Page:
A Fright in the Bight

part two of a two-part story by Geoffrey McSkimming , illustrated by Douglas Holgate

Learning intention: 

I am learning to share my thoughts and feelings about a story and listen to the ideas of others so that I can practice my speaking and listening skills in a group setting. 


Success criteria: 

  • I can reflect on my own opinion of a story by assessing different aspects of it. 
  • I can share my ideas with a group and explain the reasons for my thoughts and feelings. 
  • I can listen to the ideas of others and consider how they may be different from my own. 


Essential knowledge: 

More information about the way our ideas and opinions about texts can vary depending on our experiences can be found in the English Textual Concepts video Literary Value. 


Read the recap in the yellow box and briefly discuss parts of the story that the students remember or enjoyed from the first instalment. Read the text and ask if any students made correct predictions in their activity from last issue, allowing time to discuss the accuracy of their prediction and their reasons for making them (e.g. not believing Bob’s magazine is trustworthy, remembering that Captain Ahab was reading a report about a scientific experiment in the area). 

Inform students that they are going to break into small groups to answer questions about the text. Ideally, each group should have 3-5 students to enable a variety of opinions to be discussed, while also allowing each student to have a chance to share their ideas with the group. 

Prior to beginning their group discussions, ask students to give the story an overall rating out of five stars and share it with the class by a show of hands (i.e. “Hands up if you give it 4 stars”). Tell them to remember their rating as they will revisit it later in the lesson.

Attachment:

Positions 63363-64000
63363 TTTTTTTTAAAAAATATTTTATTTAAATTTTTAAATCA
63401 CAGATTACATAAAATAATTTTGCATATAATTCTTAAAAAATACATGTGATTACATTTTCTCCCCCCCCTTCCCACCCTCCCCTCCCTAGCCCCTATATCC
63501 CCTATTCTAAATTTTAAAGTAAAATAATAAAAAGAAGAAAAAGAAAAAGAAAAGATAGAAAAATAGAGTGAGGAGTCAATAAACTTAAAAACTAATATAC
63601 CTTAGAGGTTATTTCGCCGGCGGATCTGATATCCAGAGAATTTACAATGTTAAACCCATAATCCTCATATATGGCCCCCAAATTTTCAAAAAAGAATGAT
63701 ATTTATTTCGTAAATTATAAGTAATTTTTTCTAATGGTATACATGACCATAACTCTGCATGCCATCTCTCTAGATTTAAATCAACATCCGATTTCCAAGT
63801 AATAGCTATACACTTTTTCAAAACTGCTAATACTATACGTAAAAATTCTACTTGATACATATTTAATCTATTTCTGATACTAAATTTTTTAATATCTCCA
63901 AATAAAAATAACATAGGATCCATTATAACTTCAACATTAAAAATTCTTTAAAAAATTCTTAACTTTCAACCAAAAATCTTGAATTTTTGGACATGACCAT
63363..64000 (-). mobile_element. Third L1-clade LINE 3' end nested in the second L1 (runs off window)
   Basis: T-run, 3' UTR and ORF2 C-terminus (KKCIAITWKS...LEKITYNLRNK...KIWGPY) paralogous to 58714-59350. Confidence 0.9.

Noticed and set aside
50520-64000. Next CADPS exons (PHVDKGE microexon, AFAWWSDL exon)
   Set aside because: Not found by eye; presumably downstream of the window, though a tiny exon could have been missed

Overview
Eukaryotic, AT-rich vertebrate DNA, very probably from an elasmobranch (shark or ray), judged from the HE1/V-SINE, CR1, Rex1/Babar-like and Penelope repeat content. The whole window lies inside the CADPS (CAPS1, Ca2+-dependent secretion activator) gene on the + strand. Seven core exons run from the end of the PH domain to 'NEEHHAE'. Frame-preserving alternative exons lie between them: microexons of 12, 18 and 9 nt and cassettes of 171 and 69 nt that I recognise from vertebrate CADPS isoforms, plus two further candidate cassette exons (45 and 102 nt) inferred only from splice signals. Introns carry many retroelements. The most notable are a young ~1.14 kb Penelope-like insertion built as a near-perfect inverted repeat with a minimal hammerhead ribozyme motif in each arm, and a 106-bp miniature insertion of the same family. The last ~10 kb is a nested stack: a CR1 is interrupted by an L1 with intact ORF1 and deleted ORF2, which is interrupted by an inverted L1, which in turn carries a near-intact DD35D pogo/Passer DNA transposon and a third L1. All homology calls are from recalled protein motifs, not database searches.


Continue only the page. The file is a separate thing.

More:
Have students break into their groups. Read the following questions aloud, giving them enough time between each one for students to discuss their answers: 

  • What did you like/dislike about the story? 
  • How well do you think the title suits the story?  
  • Why? 
  • Can you come up with a different title that would suit it? 
  • Do you think the author did a good job of building tension? 
  • Why/why not? 
  • What other kinds of stories do you think may appear in Bob’s Unexplained Oddities from Outer Space magazine? 
  • What did you think the lights were before the characters spotted the satellite dish?  
  • What words would you use to describe each character? (e.g. funny, cautious, brave) 
  • Which character did you relate to the most? 
  • Why? 
  • How do you think you would have reacted to the lights and Bob’s theory if you were on the boat? 
  • Have you changed any of your thoughts or opinions after discussing it with your group?  
  • Would you still give it the same star rating? 

Have students come back together as a whole class group. Ask if anyone changed their star rating after their group discussion. If so, have them elaborate on what part of the discussion may have influenced their opinions (e.g. a classmate may have given them a different perspective of a character or clarified something they were previously unsure of). Talk about how discussing ideas with others can help us see things differently or give us new insights. 

Using the star rating again, select a few students who have different ratings to each other and ask what aspects of the story influenced their rating. This may be whether they relate to the characters or not, whether they find the story suspenseful, or the plot interesting. Discuss the fact that we all have different opinions and preferences when it comes to stories and that we each find value in different things. 

Following this discussion, have students write a brief review of the story. Prompts can be given to students, such as: 

  • I enjoyed this story because…. 
  • I related to (character name) because…. 
  • I thought the author did a good job of…. 

Students should also include their final star rating at the bottom of their review.